Editor’s Note: I’d worked out my work schedule, so I could take off on a Tuesday in late May to go fishing with my buddy, fishing guide and tournament winning crappier, Jonathan Phillips of Wetumpka, Alabama. Phillips had just won the Alabama Crappie Masters Championship and was catching plenty of big crappie. He felt confident we could have a good day on the waters of the Alabama River, about 1-1/2-hours from my home. However, when I called him on Monday night, Phillips said, “We’ve had 7-1/2-inches of rain in the last 24 hours on the Alabama River. Since you live just outside of Birmingham, you know the entire state’s waters, including numbers of feeder creeks, are flooded and out of their banks. I know this much water will move the crappie around from where they were during the Crappie tournament. Also, a lot of trash will be in the river. I think finding crappie will be harder, and there’s an 80 percent chance of rain on Tuesday. We can go if you want to, but I really think we can pick a better day to fish. I’ve developed some summer patterns that have been really working well. If we wait a week or two, I feel certain we can catch some good-sized crappie.” But we caught numbers of the biggest crappie I’d ever taken in these flood waters.
When I arrived at Lake Jordan (see Day 1), I called my friend and fishing guide, Jonathan Phillips, and he said, “Anthony and I have caught about six or seven crappie in the 30 minutes we’ve fished before you got here. I now know what to look for, and it appears to be a pattern I was planning to fish on the Alabama River. It’s going to produce here on Lake Jordan.”
As I prepared to begin fishing for crappie, I asked Phillips, “How do you cope with flood waters and find crappie in the late spring and early summer?” “John, if you’re fishing a river system like the Alabama River, you’re limited to where you’ll be able to fish, because the only place the crappie want to hold after the spawn in flood conditions is in an eddy or in the back water,” Jonathan Phillips says. Now that being said, if you can find eddy holes and back water, you probably can have a trip of a lifetime.
“I start off looking at the water when I’m fishing a river under flood stages. I search for the debris that comes floating down the river with that heavy current – particularly debris that’s floating in the opposite direction of the current coming downstream. I try to pinpoint places where I actually can see the water turning from downstream to upstream. When water is running upstream in heavy current or flood conditions, this action indicates that something is under the water that’s breaking the current and creating an eddy where baitfish and crappie can hold and feed. Usually, bass and catfish also will be concentrating in those eddy areas.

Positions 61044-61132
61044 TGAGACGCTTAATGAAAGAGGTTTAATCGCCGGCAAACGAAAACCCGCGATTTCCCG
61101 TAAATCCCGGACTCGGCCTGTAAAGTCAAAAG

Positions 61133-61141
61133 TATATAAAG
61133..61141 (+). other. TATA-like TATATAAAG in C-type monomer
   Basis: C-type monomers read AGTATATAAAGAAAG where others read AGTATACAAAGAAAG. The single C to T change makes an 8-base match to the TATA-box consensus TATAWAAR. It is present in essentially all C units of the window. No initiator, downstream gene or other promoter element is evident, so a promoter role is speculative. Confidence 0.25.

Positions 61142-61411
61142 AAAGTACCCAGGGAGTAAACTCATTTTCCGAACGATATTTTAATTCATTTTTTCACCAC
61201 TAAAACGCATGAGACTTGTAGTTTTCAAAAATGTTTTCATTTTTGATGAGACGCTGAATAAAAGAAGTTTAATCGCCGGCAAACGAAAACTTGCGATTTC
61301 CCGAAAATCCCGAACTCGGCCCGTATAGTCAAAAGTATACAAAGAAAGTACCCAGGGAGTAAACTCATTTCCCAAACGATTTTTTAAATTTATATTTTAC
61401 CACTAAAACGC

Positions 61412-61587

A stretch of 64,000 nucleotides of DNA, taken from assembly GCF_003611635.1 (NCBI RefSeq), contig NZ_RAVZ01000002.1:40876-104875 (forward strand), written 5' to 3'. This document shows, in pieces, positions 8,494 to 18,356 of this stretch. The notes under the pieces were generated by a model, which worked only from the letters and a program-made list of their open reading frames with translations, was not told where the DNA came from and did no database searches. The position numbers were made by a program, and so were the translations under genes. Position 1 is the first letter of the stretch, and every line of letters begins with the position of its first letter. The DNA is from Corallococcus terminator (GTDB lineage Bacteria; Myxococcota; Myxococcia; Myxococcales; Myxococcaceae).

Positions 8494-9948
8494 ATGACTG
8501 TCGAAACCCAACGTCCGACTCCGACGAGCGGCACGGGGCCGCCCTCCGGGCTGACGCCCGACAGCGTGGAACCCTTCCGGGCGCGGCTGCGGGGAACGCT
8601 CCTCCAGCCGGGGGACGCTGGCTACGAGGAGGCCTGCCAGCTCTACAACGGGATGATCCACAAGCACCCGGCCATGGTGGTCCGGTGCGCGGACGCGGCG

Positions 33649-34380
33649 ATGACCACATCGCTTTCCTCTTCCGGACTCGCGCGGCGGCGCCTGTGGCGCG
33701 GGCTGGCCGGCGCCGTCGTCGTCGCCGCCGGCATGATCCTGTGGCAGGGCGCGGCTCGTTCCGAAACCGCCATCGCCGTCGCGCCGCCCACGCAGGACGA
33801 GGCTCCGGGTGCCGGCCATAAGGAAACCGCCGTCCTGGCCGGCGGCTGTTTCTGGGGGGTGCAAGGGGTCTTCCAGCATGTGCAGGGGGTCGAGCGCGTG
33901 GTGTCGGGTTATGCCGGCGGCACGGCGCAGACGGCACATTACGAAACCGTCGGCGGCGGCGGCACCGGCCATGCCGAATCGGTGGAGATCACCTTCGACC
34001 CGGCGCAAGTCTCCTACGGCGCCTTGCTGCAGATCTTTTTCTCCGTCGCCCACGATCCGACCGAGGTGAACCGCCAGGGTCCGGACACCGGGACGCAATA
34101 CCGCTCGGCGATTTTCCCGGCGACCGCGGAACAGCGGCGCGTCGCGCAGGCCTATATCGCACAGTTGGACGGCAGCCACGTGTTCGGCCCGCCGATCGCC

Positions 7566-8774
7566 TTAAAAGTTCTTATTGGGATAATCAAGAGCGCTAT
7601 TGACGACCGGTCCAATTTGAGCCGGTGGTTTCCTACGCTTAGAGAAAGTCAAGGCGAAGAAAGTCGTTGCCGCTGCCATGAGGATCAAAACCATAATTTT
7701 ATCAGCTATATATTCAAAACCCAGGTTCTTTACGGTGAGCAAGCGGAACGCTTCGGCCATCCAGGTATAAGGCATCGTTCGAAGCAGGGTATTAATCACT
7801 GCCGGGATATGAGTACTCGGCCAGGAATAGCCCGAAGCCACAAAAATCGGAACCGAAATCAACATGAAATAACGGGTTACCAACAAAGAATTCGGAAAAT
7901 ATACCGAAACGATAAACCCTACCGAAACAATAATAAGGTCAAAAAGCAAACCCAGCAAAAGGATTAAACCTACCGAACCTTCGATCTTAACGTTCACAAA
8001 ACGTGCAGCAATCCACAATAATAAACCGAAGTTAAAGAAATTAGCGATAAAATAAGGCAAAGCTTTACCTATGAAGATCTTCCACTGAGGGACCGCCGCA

“Another thing I look for under flooding conditions is places where crappie can hold and suspend in a slack current. Several different factors make crappie suspend. Crappie will want to hold where the temperature of the water is comfortable for them. In the hot summer months, most people will be in air-conditioned cars or buildings to dodge the heat. During the hot summer months, the deeper water tends to be the coolest water in any river or lake. So that’s one of the reasons that the crappie move to deep water and suspend there during summer months. Often during flood conditions, the other factor that makes crappie suspend is the amount of light that’s visible in the water – it relates to water clarity. The muddier the water, the more crappie I find. Often the crappie will suspend only 2-4 feet from the surface on hot or really-hot days in the summertime, in flood-water conditions.”
To learn much more about crappie fishing, get John E. Phillips’ Kindle eBooks, and print and Audible books by going to https://johninthewild.com/books/#crappie or to www.barnesandnoble.com for Nook books. To receive and download for free “The Crappie Catchers’ Cookbook,” by John and Denise Phillips, go to https://johninthewild.com/free-books.
To fish with Jonathan Phillips and learn how he catches big crappie all summer long, contact him at 334-391-9735, or go to his Facebook page at Team Phillips Guide Service https://www.facebook.com/Team-Phillips-Guide-Service-935028296557829.